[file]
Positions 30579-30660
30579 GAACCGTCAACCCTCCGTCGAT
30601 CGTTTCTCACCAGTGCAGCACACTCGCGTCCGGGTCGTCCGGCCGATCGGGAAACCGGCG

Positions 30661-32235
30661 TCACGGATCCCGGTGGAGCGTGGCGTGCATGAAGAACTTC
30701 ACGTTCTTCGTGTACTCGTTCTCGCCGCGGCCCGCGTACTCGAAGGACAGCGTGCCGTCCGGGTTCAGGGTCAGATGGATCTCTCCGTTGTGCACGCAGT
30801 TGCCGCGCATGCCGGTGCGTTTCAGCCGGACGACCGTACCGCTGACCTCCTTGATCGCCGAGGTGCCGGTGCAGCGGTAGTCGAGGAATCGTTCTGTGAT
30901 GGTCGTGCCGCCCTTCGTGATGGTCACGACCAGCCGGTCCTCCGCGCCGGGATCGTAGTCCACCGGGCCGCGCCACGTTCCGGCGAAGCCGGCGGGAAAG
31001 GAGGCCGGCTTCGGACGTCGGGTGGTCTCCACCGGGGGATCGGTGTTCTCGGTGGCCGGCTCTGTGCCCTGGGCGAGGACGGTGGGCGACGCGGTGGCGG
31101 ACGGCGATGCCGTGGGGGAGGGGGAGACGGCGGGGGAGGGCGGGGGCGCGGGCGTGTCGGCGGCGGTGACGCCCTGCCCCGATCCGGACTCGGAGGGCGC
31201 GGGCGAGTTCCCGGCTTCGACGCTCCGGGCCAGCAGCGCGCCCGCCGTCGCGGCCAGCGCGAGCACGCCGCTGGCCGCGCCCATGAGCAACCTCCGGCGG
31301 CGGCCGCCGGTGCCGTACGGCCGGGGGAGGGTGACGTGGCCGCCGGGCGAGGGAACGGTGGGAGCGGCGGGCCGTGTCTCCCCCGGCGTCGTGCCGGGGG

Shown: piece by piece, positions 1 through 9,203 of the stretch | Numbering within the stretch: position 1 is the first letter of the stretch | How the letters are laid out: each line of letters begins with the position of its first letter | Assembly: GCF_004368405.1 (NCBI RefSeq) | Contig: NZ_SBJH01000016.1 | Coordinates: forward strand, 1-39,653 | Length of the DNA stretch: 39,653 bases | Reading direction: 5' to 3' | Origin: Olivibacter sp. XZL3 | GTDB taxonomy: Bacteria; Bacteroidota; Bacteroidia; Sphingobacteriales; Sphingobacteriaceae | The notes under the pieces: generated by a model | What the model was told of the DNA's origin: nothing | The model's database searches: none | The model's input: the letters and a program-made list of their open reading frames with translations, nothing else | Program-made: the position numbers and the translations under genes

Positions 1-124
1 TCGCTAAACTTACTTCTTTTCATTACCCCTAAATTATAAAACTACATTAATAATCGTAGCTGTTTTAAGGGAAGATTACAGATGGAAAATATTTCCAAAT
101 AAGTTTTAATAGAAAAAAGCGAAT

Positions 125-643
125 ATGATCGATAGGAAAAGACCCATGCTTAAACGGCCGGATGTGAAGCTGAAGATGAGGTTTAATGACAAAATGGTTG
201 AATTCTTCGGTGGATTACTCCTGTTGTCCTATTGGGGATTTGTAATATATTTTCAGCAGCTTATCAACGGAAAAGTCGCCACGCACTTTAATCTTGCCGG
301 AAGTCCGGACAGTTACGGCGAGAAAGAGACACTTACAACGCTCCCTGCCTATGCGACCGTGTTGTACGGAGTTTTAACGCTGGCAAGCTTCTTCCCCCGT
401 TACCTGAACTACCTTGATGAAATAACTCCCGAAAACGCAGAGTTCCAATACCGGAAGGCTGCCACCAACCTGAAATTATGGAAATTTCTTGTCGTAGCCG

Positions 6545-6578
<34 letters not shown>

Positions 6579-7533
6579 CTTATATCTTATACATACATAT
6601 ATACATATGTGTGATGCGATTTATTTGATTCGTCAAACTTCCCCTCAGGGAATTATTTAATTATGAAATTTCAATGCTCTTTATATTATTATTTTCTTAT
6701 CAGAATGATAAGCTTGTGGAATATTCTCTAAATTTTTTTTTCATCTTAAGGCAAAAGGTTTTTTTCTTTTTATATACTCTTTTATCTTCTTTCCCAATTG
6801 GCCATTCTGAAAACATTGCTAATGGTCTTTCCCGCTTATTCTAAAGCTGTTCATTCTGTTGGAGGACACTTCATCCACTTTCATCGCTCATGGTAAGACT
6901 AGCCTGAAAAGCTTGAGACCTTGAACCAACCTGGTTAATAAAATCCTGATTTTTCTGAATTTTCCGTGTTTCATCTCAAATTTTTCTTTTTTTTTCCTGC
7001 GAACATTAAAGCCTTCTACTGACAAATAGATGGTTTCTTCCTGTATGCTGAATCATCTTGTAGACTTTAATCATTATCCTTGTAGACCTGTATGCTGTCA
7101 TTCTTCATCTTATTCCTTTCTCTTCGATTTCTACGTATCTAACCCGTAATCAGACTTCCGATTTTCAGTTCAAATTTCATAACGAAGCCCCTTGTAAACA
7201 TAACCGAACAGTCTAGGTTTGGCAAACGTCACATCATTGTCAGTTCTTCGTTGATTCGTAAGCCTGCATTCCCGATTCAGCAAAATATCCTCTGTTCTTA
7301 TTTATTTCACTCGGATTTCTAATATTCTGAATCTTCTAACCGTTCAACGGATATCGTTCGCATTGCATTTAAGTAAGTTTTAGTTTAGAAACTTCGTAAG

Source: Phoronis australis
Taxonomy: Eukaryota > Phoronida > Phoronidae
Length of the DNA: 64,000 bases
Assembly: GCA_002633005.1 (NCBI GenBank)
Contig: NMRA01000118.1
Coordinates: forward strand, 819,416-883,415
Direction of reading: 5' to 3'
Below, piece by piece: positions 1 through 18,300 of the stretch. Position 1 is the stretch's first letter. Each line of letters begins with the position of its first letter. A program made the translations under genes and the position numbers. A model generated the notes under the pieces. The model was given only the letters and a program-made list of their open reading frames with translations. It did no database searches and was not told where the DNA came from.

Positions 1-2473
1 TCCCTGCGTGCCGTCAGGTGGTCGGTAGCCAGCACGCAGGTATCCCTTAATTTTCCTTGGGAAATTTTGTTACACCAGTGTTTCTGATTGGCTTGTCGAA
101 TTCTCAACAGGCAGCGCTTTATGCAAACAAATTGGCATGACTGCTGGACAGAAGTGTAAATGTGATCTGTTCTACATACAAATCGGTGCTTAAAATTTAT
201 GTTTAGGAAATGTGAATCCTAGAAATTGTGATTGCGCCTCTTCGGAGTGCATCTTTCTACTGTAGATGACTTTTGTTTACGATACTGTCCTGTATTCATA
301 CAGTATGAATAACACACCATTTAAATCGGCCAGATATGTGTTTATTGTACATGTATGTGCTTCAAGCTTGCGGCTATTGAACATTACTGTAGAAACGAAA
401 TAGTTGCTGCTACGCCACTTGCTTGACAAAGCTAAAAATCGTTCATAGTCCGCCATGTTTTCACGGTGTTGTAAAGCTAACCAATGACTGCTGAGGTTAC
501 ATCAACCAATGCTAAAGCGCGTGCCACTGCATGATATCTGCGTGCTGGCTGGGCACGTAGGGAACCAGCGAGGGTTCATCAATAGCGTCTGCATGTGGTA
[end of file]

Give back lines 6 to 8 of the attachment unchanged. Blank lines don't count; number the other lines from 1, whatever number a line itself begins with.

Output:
30701 ACGTTCTTCGTGTACTCGTTCTCGCCGCGGCCCGCGTACTCGAAGGACAGCGTGCCGTCCGGGTTCAGGGTCAGATGGATCTCTCCGTTGTGCACGCAGT
30801 TGCCGCGCATGCCGGTGCGTTTCAGCCGGACGACCGTACCGCTGACCTCCTTGATCGCCGAGGTGCCGGTGCAGCGGTAGTCGAGGAATCGTTCTGTGAT
30901 GGTCGTGCCGCCCTTCGTGATGGTCACGACCAGCCGGTCCTCCGCGCCGGGATCGTAGTCCACCGGGCCGCGCCACGTTCCGGCGAAGCCGGCGGGAAAG